When you take the time out to listen, you break through. You tell someone, through your actions, that they are not alone. That they are not completely crazy. That they are not completely undeserving of love and understanding. Yes–even when it doesn’t look like people are that desperate on the outside–so often, this is what they are thinking. So often, there is a searing need inside to be heard, to be validated… but no sense of how to get that need met.
If you listen, you will see this again and again in person after person. Some of us put up better façades than others–but it doesn’t matter how strong the walls of the fortress are if the people on the inside are starving to death.
You may not realize it, but the modern world is dying of lack of listening. Our souls are deficient in this vital vitamin called being listened to. It’s damned serious.
It’s like a massive pandemic that people are not conscious of. Because real listening is so undervalued (and often so rare), it’s as if it is normal not to listen well. We don’t learn it in school, and often, our families have little to no sense of how to listen well.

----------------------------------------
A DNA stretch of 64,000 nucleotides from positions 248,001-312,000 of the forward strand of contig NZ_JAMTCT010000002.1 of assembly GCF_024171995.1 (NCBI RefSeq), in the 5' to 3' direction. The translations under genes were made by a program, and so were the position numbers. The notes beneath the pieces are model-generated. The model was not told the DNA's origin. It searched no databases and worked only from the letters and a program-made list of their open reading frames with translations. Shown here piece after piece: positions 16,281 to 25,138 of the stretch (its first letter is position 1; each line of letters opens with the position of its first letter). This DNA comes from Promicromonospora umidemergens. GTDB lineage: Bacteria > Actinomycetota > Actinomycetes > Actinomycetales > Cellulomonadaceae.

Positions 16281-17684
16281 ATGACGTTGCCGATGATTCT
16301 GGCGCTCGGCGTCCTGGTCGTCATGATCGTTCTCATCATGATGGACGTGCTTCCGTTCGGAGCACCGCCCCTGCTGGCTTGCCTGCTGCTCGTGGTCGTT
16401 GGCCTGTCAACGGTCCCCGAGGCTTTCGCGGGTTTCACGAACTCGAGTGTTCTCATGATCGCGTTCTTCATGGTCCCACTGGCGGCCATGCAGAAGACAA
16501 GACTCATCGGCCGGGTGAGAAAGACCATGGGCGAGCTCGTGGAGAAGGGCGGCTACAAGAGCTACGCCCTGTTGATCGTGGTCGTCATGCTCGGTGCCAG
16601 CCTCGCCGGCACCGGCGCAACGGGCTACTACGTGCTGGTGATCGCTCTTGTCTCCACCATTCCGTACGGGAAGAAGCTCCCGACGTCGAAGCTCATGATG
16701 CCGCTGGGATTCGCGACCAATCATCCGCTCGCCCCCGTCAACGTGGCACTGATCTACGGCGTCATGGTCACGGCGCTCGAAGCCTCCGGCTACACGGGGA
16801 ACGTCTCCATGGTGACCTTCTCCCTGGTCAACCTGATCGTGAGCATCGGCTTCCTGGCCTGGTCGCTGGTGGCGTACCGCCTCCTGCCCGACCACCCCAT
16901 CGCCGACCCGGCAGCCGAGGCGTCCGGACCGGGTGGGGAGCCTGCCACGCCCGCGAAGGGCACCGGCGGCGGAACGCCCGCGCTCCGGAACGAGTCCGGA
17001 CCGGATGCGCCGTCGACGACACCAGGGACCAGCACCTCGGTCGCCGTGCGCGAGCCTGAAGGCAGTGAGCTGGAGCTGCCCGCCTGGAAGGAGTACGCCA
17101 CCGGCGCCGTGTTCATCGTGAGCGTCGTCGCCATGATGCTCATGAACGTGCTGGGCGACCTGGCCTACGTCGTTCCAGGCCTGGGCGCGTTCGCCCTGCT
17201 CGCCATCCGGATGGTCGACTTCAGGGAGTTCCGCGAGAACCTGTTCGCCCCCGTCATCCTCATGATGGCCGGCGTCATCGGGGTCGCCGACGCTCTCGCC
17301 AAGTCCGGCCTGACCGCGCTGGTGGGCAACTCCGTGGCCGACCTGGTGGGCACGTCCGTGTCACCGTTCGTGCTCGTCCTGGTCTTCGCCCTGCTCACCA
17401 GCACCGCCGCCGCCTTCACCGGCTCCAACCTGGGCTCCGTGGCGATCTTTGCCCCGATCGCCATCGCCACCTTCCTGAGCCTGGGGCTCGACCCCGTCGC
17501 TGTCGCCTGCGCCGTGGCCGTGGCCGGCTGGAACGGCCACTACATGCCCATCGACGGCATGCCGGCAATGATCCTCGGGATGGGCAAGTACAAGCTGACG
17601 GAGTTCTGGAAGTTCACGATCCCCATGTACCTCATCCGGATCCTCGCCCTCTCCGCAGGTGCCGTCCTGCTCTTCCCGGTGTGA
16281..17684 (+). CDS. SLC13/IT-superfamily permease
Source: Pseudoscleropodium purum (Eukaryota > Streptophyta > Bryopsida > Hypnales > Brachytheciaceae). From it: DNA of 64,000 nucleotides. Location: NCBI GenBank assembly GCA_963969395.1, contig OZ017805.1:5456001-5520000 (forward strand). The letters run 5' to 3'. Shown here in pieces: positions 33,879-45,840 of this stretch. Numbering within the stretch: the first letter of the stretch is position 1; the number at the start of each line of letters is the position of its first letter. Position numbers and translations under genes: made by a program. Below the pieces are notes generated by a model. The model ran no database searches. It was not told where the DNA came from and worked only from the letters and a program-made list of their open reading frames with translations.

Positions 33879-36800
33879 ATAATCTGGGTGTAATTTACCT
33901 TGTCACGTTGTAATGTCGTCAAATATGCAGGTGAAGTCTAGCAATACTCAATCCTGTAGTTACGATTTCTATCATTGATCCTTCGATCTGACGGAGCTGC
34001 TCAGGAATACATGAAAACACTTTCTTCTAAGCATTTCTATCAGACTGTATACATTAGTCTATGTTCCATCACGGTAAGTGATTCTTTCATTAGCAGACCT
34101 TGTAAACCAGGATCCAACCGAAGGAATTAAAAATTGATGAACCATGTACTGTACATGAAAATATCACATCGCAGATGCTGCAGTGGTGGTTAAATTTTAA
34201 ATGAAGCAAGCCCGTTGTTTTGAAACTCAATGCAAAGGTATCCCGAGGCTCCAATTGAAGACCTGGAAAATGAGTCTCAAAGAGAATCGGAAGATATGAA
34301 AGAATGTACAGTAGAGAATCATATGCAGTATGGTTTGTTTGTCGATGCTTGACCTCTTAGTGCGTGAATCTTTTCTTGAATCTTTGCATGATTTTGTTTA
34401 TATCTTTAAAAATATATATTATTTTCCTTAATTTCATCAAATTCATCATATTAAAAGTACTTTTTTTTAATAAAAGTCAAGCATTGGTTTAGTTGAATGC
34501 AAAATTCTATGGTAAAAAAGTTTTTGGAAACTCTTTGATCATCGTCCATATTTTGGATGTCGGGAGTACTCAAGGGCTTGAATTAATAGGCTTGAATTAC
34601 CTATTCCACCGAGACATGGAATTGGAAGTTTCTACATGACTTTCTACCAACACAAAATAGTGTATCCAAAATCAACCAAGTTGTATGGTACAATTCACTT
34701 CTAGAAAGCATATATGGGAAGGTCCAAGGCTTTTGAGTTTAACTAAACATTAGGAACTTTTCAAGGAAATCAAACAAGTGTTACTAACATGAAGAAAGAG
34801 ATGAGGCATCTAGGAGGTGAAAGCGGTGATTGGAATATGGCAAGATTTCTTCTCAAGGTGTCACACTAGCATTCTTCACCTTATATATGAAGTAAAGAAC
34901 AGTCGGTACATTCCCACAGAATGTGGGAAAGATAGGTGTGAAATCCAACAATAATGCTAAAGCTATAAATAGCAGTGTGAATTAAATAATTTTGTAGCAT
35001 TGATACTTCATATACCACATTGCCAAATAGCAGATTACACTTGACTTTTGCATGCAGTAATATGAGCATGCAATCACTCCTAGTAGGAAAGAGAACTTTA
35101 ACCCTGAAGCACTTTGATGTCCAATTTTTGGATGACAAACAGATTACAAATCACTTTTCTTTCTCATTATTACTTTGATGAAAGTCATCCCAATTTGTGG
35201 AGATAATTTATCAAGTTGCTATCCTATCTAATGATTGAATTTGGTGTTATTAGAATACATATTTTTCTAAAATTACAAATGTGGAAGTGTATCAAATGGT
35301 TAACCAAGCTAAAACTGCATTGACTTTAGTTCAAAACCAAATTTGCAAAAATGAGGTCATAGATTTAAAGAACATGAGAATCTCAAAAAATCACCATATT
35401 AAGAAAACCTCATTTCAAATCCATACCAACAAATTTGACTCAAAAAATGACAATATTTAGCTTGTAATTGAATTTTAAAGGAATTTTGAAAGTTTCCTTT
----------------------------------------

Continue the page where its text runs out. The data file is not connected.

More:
And plus, we see a hundred times more examples of not listening than we do of what real listening looks like. In so many societies, drama is considered “sexier” and “more exciting” than listening. So, naturally, we often never learn good listening skills.
Listening is one of those things that you can never get too good at. Learning how to listen well is really the most fundamental ability you need in order to promote healing and positive energy. After all, it is easy to destroy… but much harder to heal. There is often a crying lack of healing in our lives… and and it can’t happen unless we work to become excellent listeners.
Listening is not a talent, or something that some people just can’t do. It is a SKILL–and an art. Anybody and everybody can learn to listen well. But there’s so little teaching about how.